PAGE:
His music—liquid lightning guitar runs, slippery chord progressions, entrancing stereo phasing, and cosmic dream-drenched lyrics—suggested a medium operating outside the bounds of ordinary reality.
Veteran San Francisco media personality Steve Wagner was co-host, writer, and executive producer of the Bay Area television programs Reel Life and Filmtrip.
Steve has ghostwritten several published books, contributed articles on music, film, and popular culture to numerous publications, and presented lectures and workshops on music, art, and mythology throughout the U.S.
His book All You Need is Myth: The Beatles and Gods of Rock (2019), a study of the classic rock era through the lens of classical mythology, is the product of ten years of research and composition.
Day seven of our rock archetypes countdown commences with the magician, Jim Hendrix, who transformed the guitar into a shamanic tool and magical wand. Pete Townshend of the Who describes the totemic import of the instrument and specifies its significance for Hendrix: “The guitar gave me something that was more than something on which you played a tune.… [This] was definitely true for Jimi Hendrix. As a Shaman, which he was, he was able to channel light or something.” Below is an excerpt from All You Need is Myth: The Beatles and Gods of Rock that explores the magical contribution of Jimi Hendrix to the mythic rock pantheon:
Released in May 1967 in the UK and three months later in the US, Are You Experienced enthroned Hendrix in the upper reaches of rock royalty—he would soon thereafter assume the mantle of world’s highest-paid performer. A dazzling showman (playing the guitar left-handed and upside down, to boot), his use of controlled feedback, distortion, flanging, chorusing, and the recently-invented wah-wah pedal quilted a sonic tapestry unlike anything heard previously. His music—liquid lightning guitar runs, slippery chord progressions, entrancing stereo phasing, and cosmic dream-drenched lyrics—suggested a medium operating outside the bounds of ordinary reality.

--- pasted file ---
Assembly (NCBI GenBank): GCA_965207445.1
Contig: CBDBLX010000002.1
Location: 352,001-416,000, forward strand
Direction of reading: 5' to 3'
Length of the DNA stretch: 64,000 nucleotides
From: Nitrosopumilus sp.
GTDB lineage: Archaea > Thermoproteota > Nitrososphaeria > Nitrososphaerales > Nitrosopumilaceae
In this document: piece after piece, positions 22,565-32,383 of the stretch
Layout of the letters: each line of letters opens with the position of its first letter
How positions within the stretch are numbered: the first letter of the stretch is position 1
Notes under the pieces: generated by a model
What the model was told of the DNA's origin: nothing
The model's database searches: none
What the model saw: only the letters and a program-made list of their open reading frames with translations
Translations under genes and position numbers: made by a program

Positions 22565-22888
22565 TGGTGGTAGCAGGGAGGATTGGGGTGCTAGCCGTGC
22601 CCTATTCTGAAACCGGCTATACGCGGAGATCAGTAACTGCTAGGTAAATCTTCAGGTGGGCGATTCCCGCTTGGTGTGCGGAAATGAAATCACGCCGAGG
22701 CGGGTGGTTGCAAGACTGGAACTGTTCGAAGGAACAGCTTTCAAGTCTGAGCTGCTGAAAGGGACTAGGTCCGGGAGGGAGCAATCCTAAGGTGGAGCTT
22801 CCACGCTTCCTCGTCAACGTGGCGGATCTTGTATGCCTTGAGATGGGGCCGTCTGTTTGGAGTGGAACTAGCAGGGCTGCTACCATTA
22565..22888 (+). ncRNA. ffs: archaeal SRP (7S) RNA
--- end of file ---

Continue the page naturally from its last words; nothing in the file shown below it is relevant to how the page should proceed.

“’Scuse me, while I kiss the sky.”
Hendrix’s most iconic song, “Purple Haze,” announces Are You Experienced with a dissonant intro—a jarring and somewhat sinister sounding triad of notes rarely employed in prior twentieth century popular music. Known as the “Devil’s Interval,” the tri-tone produces a restless sound that elicits a feeling of unresolved tension (it has since been employed in many now-omnipresent hard rock riffs such as Deep Purple’s “Smoke on the Water” and Black Sabbath’s “Iron Man”).30 The song then marches to a strident, anxious beat until catharsis comes in the form of Hendrix’s unforgettable turn of phrase: “’Scuse me, while I kiss the sky.” With this evocative line, Hendrix infers the shaman’s inter-dimensional ability and intimate relationship with the sky gods.
Transcending the sense of underlying energy and the point of direct experience that is beyond the physical world, the logic of the brain, and, most frustratingly, language.
Representing the deeper feminine qualities of inner wisdom and intuitive process, concerns of ecology and equality, possession of hidden knowledge, and emphasis on truth and integrity, attributes of countless mythic goddesses of the ancient world.
Everything we experience in our material world is realized and created through a dance with its opposite.